Blog Post

The impact of tech on the creative sector

I am sitting outdoors at Pi School, surrounded by green, debating the future impact of technology on the creative industry, with students from all over the world. You know how, back in the 4th century BC, Aristotle used to sit in the shade and debate with his students? Well, this is my modern version of it.

The view of Pi School from the pool
The view of Pi School from the pool

There is a question that, from my experience, all creatives are struggling with: “How should we transform in order to make the best use of new technology for our clients and audiences?”

But, I believe that what is really missing is a discussion about the implications of introducing and using automation technology on the industry itself.

“What could the impact of automation be on the creative sector?”, I asked my students, so I could compare their answers with my own studies and with the discussions I’ve had with more than 400 creatives globally.

Let’s start with the idea that new technology will save time. In general, people believe that the idea of ‘spare time’ is an illusion. We are, so to speak, slaves of our infrastructure. If you are employed for a salary, you will work your hours. So, rather than create ‘spare time’ the impact of technology has been to force us to do more than before within the same timeframe.

In the future, the value of work will be measured by outcome and not by time spent in a specific location e.g. the office. Machines will always beat humans when it comes to executing the maximum number of repetitive tasks in a given period.

Let’s move on to the threat that technology might replace humans? If you can’t demonstrate some unique creative skill, you may be vulnerable, either to machines or other younger and cleverer individuals who interact better than you with the new technological opportunities. How can we re-evaluate the creativity produced by humans, away from executing technical tasks that can be performed by machines and toward contributions that cannot be automated?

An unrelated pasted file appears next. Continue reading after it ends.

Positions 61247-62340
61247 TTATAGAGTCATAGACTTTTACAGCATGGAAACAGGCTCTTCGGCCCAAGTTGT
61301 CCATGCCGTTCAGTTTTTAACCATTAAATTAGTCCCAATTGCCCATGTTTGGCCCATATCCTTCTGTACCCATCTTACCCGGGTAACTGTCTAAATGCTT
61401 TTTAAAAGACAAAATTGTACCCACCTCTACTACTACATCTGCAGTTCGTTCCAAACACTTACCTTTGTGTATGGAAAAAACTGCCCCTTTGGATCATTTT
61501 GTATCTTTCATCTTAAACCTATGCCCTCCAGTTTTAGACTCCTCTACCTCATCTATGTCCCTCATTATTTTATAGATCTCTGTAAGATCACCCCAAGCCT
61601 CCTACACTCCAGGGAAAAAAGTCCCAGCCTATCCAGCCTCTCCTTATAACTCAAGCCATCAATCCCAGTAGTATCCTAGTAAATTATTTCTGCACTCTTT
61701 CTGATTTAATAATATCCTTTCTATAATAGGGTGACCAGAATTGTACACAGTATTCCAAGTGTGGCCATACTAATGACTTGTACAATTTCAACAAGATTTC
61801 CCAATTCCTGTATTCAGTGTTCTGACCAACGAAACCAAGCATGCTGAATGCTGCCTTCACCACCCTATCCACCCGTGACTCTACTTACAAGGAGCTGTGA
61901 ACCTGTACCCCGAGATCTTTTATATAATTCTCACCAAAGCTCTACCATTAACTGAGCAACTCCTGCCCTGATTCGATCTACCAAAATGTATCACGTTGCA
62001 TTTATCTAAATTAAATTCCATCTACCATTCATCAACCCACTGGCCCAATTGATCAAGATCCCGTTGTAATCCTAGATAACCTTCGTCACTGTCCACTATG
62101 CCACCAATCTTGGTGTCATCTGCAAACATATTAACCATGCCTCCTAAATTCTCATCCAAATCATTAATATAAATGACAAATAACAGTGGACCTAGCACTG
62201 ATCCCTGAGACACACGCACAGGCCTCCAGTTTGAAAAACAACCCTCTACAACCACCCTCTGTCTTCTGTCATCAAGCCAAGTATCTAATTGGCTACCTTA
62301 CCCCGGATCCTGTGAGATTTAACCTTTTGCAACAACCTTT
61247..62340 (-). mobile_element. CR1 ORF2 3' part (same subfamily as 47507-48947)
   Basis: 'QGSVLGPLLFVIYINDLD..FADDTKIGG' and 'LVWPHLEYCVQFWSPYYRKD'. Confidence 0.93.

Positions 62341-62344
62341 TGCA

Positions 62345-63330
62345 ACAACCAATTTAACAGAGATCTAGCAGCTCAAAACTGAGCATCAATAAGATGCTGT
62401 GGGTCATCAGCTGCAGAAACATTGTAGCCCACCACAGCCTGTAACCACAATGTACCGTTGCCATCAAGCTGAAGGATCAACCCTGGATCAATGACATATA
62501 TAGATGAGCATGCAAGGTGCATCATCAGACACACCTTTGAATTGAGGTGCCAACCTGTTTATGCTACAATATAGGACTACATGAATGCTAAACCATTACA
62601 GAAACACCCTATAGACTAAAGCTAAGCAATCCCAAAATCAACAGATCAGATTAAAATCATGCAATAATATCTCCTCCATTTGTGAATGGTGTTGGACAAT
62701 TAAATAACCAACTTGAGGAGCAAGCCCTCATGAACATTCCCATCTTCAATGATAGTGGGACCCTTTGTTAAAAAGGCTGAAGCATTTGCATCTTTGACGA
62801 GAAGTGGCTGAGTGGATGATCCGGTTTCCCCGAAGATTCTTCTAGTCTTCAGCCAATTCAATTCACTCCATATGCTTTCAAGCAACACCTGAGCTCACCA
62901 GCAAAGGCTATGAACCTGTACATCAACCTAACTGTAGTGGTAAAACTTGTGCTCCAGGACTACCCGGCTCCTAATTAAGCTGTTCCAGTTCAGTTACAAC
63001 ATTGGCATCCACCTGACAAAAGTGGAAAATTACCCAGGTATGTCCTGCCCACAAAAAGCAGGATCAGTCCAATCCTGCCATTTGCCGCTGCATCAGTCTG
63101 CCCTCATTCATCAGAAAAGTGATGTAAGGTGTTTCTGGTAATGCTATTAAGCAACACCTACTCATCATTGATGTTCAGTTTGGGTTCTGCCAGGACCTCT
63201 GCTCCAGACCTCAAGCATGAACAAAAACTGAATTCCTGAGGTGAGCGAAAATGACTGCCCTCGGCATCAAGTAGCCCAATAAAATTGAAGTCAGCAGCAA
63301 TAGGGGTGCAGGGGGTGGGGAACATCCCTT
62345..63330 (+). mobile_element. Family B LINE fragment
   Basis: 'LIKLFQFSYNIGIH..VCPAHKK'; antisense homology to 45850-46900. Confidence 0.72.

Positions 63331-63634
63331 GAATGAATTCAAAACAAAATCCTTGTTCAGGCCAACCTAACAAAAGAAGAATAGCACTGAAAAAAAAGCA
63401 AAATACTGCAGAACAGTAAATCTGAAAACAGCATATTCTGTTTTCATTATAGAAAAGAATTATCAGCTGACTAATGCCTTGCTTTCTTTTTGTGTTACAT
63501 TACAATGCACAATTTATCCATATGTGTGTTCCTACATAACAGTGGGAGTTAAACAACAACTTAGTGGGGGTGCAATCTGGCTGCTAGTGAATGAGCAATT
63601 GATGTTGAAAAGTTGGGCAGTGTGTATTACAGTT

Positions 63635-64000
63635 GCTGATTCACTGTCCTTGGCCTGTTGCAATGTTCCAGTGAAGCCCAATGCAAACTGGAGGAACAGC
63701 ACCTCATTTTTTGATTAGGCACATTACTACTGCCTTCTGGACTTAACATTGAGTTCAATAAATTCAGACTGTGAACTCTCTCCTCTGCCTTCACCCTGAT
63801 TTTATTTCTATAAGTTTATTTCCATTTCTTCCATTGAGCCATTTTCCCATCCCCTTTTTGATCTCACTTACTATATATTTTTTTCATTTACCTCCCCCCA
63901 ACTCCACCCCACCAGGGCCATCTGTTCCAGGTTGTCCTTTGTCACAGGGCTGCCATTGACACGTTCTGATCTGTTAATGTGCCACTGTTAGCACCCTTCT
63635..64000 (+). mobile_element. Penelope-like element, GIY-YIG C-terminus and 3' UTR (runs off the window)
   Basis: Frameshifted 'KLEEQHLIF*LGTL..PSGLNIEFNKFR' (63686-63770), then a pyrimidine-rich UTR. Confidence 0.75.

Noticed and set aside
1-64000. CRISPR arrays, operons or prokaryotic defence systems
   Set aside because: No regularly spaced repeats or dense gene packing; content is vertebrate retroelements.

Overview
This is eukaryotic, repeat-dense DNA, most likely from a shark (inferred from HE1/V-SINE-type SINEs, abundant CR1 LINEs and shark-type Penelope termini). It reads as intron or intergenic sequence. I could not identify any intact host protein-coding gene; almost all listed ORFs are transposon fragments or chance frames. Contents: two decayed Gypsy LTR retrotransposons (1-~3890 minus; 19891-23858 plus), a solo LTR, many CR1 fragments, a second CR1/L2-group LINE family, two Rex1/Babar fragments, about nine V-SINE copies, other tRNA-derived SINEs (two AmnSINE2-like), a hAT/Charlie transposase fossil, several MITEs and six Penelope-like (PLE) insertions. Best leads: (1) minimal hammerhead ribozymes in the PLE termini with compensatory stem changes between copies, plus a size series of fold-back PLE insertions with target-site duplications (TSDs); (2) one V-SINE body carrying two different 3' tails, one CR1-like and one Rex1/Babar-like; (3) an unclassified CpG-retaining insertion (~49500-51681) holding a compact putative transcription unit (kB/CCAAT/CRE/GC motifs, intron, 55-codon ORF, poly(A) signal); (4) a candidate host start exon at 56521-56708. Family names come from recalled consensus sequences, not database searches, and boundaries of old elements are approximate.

Don’t you think that if technology replaces what we do today, perhaps it will create the space to look at other challenges? Isn’t that what the nature of human intelligence is driven by? The pioneers among us are already re-inventing the usage of creativity beyond traditional streams

Let me sum up and leave you with a list of responsibilities and ideas I’d like to provoke you to get busy with.

  1. Technology is and remains a tool. It’s a gift to you. Enjoy it freely but with responsibility;
  2. There is a need to redesign the educational system to respond to this technical evolution in creativity;
  3. Give yourself a tech-free time every now and then.
  4. Productivity will no longer be defined by time but by the outcome. This will be the only way to value creativity in the future. Ideation, in particular, will gain in value once again as technology cannot produce original creative ideas, it can only anticipate or inform them;
  5. It’s not guaranteed that technology will provide you with more free time. But if you do gain time because of technology, dedicate it to remaining human. This helps to better use technology for a better world.

Having that in mind, I believe that Technology and Creativity are two subjects that need to be constantly associated without fear, so that we can achieve great outcomes. We need to understand this fields together, not individually. The future is already happening and we need to make the most of it.

The author

  • Jamshid Alamuti

    CEO and Co-founder, Pi School

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